Alice’s Adventures in Wonderland

“…Oleg Lipchenko has turned this classic story into a rich expression for both the youngest reader greeting Alice for the first time and those who remember reading the original Alice as children…Lipchenko’s illustrations are more than images on a page, they are a homage to the surreality and humour of Carroll’s text as well as a meticulously and brilliantly constructed vision of a longstanding tradition in children’s literature.”

Elizabeth Mrazik-Cleaver Award, IBBY award jury review

by Lewis Carroll illustrated by Oleg Lipchenko






The Hunting of the Snark

“…Oleg Lipchenko’s style seems perfectly suited to Carroll’s thoroughly Victorian brand of literary psychedelia. The Toronto artist takes a Terry Gilliam–like delight in folding perspectives in on themselves and loading each image with dozens of tiny details.

His 2009 reimagining of Alice’s Adventures in Wonderland was a visual feast, though the baroque design of the book tended to overwhelm the words on the page, making the text difficult to read.
Lipchenko has much more success with this new version of The Hunting of the Snark, an anti-epic poem that shares DNA (as well as a few creatures and portmanteau words) with Carroll’s “Jabberwocky.”

In eight sections called “fits,” the verse tells the story of a voyage by nine men and a beaver to a mysterious land. They are there, ostensibly, to capture a Snark, which is never really defined other than as a creature that may have whiskers or feathers and (wisely) “always looks grave at a pun.”
The poem is more about inertia than adventure – the hunt doesn’t really begin until the tale is more than half over. Lipchenko responds to this lack of action by making his illustrations flow around the text like a dream. Or rather, a nightmare: as the party gets closer to its prey, the images darken forbiddingly, until we finally encounter the deadly Snark/Boojum/Bandersnatch, which looks like something H.R. Giger might’ve dreamed up in a whimsical mood.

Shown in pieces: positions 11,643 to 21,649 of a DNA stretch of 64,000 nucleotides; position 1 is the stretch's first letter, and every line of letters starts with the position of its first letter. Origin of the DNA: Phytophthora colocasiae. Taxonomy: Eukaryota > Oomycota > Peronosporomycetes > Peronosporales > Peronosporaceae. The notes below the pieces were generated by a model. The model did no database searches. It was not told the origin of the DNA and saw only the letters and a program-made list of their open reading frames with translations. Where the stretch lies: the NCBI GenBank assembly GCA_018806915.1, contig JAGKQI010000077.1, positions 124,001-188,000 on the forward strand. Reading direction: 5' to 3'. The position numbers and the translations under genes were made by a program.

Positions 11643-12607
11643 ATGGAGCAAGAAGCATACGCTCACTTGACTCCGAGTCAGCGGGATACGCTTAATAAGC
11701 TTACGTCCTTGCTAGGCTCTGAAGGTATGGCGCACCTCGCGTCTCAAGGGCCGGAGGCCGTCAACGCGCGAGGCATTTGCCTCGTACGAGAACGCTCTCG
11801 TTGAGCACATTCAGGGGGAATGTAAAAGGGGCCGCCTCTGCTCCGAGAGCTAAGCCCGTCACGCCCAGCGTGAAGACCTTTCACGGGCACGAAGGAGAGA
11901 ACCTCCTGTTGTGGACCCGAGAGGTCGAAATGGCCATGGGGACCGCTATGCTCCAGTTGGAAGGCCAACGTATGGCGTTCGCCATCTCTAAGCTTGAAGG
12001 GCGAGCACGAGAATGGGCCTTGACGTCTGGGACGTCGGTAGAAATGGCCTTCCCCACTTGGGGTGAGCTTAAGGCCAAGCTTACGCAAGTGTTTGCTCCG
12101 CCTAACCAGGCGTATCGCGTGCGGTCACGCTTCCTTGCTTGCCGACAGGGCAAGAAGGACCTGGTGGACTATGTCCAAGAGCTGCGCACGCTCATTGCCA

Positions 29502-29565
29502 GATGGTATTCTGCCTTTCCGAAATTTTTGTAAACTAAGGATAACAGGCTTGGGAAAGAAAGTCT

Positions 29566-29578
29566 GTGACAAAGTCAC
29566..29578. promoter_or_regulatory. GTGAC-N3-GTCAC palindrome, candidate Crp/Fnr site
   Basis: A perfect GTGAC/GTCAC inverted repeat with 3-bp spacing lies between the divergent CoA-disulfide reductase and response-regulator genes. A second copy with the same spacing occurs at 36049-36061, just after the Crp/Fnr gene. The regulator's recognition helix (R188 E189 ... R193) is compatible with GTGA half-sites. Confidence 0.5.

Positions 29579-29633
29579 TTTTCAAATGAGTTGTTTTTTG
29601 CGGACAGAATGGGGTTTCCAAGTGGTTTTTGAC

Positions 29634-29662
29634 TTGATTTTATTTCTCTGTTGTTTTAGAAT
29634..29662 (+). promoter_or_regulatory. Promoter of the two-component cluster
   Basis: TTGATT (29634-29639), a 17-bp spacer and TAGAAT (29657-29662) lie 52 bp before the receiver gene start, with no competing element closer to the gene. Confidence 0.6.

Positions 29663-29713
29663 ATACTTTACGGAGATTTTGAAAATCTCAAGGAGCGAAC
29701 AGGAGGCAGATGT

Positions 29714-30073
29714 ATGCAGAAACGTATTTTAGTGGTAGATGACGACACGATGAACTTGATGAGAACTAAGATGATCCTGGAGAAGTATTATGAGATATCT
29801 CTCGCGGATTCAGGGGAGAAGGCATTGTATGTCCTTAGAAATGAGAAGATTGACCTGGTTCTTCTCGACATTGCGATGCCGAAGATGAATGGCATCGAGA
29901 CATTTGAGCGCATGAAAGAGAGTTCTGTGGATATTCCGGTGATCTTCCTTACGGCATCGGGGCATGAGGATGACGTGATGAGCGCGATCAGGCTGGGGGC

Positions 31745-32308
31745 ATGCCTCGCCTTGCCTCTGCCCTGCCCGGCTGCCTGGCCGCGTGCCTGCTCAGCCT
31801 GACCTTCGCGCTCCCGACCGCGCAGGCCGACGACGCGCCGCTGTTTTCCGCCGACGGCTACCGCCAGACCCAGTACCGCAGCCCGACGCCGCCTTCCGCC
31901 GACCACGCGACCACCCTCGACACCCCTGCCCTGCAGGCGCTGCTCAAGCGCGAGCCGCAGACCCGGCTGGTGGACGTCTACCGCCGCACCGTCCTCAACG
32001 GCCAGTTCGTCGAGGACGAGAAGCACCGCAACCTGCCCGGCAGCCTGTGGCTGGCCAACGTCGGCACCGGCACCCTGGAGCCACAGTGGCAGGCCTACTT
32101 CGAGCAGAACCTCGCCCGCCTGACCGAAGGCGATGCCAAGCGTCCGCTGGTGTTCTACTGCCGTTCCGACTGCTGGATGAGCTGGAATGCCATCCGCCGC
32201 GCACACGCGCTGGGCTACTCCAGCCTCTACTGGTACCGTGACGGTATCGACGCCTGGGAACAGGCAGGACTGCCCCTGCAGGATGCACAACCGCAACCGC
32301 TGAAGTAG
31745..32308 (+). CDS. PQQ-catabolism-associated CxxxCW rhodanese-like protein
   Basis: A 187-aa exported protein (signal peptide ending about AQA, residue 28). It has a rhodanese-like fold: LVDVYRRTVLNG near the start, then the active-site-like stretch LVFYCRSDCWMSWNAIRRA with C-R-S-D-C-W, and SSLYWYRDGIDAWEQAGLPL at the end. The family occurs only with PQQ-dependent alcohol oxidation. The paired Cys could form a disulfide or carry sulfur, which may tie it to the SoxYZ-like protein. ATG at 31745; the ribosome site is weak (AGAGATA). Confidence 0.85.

Of all Carroll’s best-known works, The Hunting of the Snark, with its highly cerebral twists and literary puzzles, may be the least kid-friendly. In Lipchenko’s hands, that barely matters: kids will get sucked in by the visuals alone. Best of all, his images provide enough fodder to inspire a hundred alternate stories.”

QUILL & QUIRE review

Pencil drawing plus computer post-production (colour adjustment.)

‘The Hunting of the Snark’ by Lewis Carroll. Fit the First.

‘The Hunting of the Snark’ by Lewis Carroll. Fit the First.

‘The Hunting of the Snark’ by Lewis Carroll. Fit the First.

Humpty Dumpty and Friends

“Mother Goose rhymes are smartly paired and dreamily illustrated in this beguiling collection from Lipchenko. Each page features two poems, which often have shared elements or themes (a wide-lipped Humpty Dumpty sits reading on a stonewall, in front of a tree in which a cradle rocks precariously, hung from the horns of a bull). Classics are far outnumbered by rarer rhymes of equal charm (“As I was going out one day/ My head fell off and rolled away,/ But when I saw that it was gone,/ I picked it up and put it on”). The highly detailed and surreal nature of Lipchenko’s illustrations will keep readers poring over the pages.”









“…Oleg Lipchenko’s Freudoscope, a collection of “unknown facts and speculations” presented as a mock Freud biography in drawings and paintings.

Of these recent iterations, Lipchenko’s take on Freud’s legacy is the most fun, and also the most insightful. In Lipchenko’s skilled hands, Freud is a cross between Mr. Magoo and Ernest Hemingway – a man as prone to sexual vulnerability and pompousness, to brilliance and intellectual blinders, as the rest of us. Lipchenko frequently depicts Freud as half man, half lizard; a skulking, perverse creature seemingly unaware of his own primordial urges.”








“…I tried to draw illustrations that showed my initial impression or, more accurately, what was left from my first impression combined with a deeper reading of the text. It formed the way I see the settings. It’s possible that I don’t always follow the text exactly, well, at least I’m sincere about it…”